Citing a report by the National Counter Terrorism Center that terrorist attacks killed 17 U.S. civilians in 2011 and 15 the year before, The Atlantic magazine noted that Americans “are as likely to be killed by their own furniture as by terrorism.” Since Sept. 11, 2001, 238 civilians have died from terrorist attacks, whereas 293 Americans died from furniture falling on them. (The Atlantic)

  Faster-burning furniture is causing the New York Fire Department to rethink its tactics for fighting residential fires. Firefighters and engineers agree that plastic fillings in sofas and mattresses burn much faster than older fillings like cotton. “Years ago, you could break a window and it took the fire several minutes to develop—or tens of minutes,” George K. Healy, a fire battalion chief in Queens, said. “Now we’re learning when you vent that window or the door, the fire is developing in, say, a minute with the available oxygen.” (The New York Times)

Think of the Children
When London Olympics chief starter Alan Bell, 61, agreed to signal the start of sports-day events at Scotland’s Gartocharn Primary School, West Dunbartonshire Council officials said he couldn’t use his starting pistol because it might frighten the children. The council first suggested that Bell, who has started more than 25,000 races, including hundreds of primary school events, could play a recording of a starting pistol from an iPod but then told Bell he could use a klaxon. “Anyone who believes they would be frightened by a starting pistol has never experienced the noise at a typical 3-year-old’s birthday party,” one parent said. (Britain’s Daily Mail)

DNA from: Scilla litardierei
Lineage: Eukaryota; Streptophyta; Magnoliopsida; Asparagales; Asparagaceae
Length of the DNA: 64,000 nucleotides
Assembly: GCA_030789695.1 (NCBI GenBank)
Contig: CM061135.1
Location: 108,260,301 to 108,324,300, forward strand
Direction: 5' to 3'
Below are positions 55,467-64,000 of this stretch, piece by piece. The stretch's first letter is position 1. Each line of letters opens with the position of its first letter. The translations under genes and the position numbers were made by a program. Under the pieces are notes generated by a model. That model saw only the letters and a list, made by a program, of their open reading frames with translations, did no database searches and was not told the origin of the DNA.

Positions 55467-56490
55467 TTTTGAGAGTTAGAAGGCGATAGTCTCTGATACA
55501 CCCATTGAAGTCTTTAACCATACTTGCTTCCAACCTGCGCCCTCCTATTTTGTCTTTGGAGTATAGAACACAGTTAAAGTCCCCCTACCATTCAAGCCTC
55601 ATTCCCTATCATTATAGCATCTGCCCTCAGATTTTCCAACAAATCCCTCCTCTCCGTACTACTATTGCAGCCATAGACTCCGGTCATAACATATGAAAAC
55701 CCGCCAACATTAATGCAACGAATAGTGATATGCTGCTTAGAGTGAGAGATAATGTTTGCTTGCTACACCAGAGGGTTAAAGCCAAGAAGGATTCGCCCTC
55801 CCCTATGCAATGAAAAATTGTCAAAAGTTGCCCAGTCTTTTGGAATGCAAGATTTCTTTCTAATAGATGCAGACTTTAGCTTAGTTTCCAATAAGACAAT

Fireworks Follies
Two unidentified men firing at a cargo container full of fireworks in Belfair, Wash., caused an explosion that flipped the container several times and started fires on the ground and in several nearby vehicles. Authorities said no one was injured, but a pile of tires that caught fire smoldered for several hours. (Seattle’s Post-Intelligencer)

  Despite extreme fire danger and risk of wildfires that prompted nearby towns and villages to ban the use of aerial fireworks, Mayor Bryan Olguin of Peralta, N.M., refused to join them. His wife runs a fireworks stand where fire officials said aerial fireworks are sold. “I’m selling them because when somebody’s starting a fire from fireworks, it’s usually from irresponsibility,” Olguin said. “I can’t take responsibility for stupidityness.” (Albuquerque’s KOB-TV)

Compiled from the press reports by Roland Sweet. Authentication on demand.